I thought his late hit on Dan Biggar was a yellow card every day of the week. It didn’t look like he really made a great attempt to wrap his arms and it was late as well.

In terms of the post-match comments, it’s part of what makes Cheika entertaining that he’s always having a whine and feeling like the world’s against him but, in the cold light of day, I think he might reflect on the mistakes he made in team selection a bit more than the refereeing.

It all comes on the back of Reece Hodge becoming the first player to get a ban at this tournament. A couple of red cards and a few other bans have followed since then but the Aussies still obviously feel aggrieved about the length of his suspension.

Hodge’s hit is exactly what World Rugby are trying to outlaw, though, and they were completely correct to act retrospectively but the lengths of the bans at World Cups is an interesting talking point.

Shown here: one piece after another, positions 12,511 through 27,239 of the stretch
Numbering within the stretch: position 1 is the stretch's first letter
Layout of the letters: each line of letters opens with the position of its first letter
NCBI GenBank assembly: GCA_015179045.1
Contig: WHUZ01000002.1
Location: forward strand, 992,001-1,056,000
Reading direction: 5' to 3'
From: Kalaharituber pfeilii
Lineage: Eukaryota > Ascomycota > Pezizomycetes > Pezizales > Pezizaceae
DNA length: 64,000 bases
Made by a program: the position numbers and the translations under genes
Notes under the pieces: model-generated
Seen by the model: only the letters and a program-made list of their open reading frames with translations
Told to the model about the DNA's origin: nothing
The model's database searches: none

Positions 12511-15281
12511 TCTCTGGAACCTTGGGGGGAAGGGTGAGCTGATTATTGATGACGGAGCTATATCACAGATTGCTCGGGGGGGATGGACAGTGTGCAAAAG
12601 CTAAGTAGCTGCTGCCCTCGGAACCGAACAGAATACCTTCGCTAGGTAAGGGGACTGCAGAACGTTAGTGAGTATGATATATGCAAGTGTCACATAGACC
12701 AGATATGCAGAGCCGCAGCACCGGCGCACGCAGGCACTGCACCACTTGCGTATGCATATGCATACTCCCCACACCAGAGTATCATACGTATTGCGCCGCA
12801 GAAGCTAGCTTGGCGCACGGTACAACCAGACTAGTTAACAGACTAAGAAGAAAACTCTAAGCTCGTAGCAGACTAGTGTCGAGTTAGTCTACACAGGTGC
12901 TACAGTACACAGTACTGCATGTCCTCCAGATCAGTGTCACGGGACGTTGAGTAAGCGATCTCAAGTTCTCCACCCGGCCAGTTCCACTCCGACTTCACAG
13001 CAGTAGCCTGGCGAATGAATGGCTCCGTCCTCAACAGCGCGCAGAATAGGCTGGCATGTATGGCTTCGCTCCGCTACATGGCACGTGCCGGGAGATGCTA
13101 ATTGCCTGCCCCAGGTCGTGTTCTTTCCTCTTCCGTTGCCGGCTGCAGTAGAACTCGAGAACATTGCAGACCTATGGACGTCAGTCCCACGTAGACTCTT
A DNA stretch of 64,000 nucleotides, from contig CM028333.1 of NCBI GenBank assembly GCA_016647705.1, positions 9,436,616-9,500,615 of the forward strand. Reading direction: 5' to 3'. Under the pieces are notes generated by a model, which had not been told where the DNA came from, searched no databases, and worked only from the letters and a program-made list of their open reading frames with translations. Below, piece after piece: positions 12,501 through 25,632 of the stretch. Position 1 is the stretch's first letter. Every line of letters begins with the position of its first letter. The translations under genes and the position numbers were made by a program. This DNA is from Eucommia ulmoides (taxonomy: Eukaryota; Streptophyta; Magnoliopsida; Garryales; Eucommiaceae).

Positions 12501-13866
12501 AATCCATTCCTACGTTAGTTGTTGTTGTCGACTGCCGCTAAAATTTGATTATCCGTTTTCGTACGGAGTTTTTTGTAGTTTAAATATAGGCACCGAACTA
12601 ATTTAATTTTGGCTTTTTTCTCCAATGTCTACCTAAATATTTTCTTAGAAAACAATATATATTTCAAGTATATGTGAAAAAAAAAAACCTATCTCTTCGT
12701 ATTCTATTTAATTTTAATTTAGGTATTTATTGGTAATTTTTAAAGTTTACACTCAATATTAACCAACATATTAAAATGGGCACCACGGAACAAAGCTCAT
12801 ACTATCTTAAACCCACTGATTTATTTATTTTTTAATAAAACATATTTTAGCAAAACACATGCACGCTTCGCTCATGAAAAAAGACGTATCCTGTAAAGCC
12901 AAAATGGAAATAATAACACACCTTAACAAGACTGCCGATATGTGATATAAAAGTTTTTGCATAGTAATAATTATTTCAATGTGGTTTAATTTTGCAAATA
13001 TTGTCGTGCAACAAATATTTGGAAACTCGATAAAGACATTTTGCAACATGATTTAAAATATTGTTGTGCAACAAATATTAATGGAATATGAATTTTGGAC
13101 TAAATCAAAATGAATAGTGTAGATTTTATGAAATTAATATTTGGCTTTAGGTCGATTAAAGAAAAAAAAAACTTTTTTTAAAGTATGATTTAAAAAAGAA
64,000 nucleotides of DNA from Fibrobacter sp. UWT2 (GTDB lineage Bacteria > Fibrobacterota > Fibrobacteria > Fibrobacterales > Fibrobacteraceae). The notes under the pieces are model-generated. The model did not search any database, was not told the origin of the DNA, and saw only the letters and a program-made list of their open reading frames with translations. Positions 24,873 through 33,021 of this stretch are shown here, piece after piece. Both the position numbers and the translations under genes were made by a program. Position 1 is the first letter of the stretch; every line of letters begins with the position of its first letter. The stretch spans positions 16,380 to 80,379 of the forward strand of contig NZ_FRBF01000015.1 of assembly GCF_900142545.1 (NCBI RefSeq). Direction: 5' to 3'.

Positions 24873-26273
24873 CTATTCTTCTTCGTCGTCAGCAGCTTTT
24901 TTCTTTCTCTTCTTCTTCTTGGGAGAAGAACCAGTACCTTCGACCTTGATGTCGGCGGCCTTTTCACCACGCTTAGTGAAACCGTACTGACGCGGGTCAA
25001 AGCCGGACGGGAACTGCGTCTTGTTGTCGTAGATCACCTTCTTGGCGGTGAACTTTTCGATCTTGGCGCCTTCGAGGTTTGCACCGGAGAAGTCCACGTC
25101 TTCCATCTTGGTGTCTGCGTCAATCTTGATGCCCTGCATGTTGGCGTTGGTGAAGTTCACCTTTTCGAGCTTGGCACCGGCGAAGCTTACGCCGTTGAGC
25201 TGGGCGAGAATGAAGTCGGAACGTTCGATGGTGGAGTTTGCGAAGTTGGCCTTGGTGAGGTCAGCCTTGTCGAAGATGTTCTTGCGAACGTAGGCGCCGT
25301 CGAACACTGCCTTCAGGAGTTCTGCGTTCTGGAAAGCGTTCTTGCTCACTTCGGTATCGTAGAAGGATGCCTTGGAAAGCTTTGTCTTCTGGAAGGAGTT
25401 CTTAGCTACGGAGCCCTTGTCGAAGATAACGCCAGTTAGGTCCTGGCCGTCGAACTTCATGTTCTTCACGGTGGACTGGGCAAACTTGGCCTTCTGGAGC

A three-week ban across a 40-week season is one thing and players will accept that but a three-game ban at a tournament that is only a maximum of seven games and is only four games for a lot of teams is a different story.

The flip side of that is that World Rugby are trying to change behaviours in the long run and look after player welfare so they can’t be seen to be more lenient on the biggest stage of all.

Any Australian that looks at the Hooper, Kerevi or Hodge incidents and says there’s nothing wrong with them hasn’t moved with the game.

Hodge tackle ban

Reece Hodge lines up Fijian Peceli Yato in Sapporo (Photo by Shaun Botterill / Getty Images)

Sir Clive Woodward even weighed in on the Hodge one on Twitter, saying he thought it was only a yellow card, but the laws and directives from World Rugby are very clear and players and pundits need to change along with them.